Does the heart reflect the mind or the…

Does the heart reflect the mind or the mind the heart? In the first place, it should be known that the mind is the surface of the heart, and the heart is the depth of the mind. Therefore, mind and heart are one and the same thing. If you call it a mirror then the mind is the surface of the mirror and the heart its depth. In the same mirror, all is reflected. ‘Mirror’ is a very good word, because it applies to both the mind and the heart. If the reflection comes from the surface of the heart, it touches the surface. If it comes from the depth of the heart, it reaches the depth. Just like the voice of the insincere person: it comes from the surface and it reaches the ears. The voice of the sincere person comes from the depth and goes to the depth. What comes from the depth enters the depth, and what comes from the surface, remains on the surface.

http://wahiduddin.net/mv2/IV/IV_40.htm

Armstrong concedes that Richard Dawkins has been right…

Armstrong concedes that;

Richard Dawkins has been right all along, of course—at least in one important respect. Evolution has indeed dealt a blow to the idea of a benign creator, literally conceived…. No wonder so many fundamentalist Christians find their faith shaken to the core.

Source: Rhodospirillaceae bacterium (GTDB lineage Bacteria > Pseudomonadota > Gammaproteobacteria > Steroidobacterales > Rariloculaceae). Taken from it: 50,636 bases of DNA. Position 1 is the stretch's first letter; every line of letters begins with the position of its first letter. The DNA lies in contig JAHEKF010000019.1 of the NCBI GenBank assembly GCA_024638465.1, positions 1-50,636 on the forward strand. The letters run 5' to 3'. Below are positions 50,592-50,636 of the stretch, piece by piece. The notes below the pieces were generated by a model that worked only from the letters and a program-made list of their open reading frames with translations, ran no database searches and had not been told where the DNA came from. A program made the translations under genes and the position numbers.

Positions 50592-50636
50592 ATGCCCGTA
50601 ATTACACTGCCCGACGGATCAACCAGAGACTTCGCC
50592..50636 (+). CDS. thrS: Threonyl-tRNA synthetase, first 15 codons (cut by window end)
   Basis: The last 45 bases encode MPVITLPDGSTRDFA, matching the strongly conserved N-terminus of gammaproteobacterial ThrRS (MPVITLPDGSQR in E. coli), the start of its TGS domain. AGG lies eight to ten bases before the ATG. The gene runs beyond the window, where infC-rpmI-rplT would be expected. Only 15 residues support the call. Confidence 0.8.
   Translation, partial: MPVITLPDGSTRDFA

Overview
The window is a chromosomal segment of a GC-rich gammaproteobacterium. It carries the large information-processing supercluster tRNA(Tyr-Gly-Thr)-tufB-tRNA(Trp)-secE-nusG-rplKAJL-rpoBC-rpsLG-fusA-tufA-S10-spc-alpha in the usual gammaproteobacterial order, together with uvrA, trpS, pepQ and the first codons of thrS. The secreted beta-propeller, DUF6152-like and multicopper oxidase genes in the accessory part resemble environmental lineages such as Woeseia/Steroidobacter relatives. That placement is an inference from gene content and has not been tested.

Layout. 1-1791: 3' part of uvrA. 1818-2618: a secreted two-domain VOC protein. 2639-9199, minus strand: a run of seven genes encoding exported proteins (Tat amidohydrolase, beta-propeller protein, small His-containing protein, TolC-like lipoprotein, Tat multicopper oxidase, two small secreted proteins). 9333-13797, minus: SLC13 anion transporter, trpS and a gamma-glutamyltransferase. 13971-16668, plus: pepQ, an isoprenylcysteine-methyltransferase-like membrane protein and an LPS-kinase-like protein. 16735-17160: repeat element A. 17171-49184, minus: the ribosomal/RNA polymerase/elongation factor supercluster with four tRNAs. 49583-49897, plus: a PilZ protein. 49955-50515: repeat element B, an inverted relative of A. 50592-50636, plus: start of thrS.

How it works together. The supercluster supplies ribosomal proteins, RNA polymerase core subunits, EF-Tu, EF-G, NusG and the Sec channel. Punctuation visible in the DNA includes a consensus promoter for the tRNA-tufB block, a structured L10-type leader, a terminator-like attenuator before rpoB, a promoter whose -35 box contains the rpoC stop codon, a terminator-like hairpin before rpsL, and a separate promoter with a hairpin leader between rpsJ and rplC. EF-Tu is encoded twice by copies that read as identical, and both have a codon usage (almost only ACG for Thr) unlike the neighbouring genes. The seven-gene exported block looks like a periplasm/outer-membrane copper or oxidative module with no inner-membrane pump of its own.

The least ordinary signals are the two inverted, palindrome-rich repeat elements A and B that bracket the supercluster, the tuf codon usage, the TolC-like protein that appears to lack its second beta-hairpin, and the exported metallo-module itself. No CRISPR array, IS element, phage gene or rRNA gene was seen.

But then she expands the topic:
Most cultures believed that there were two recognized ways of arriving at truth. The Greeks called them mythos and logos. Both were essential and neither was superior to the other; they were not in conflict but complementary, each with its own sphere of competence. Logos (“reason”) was the pragmatic mode of thought that enabled us to function effectively in the world and had, therefore, to correspond accurately to external reality. But it could not assuage human grief or find ultimate meaning in life’s struggle. For that people turned to mythos, stories that made no pretensions to historical accuracy but should rather be seen as an early form of psychology; if translated into ritual or ethical action, a good myth showed you how to cope with mortality, discover an inner source of strength, and endure pain and sorrow with serenity…

(Note 1: Logos is one of those Greek words that can be translated in several different ways. Viktor Frankl, as you recall, translated it as meaning, and named his approach logotherapy after it.)
(Note 2: The complementarity of mythos and logos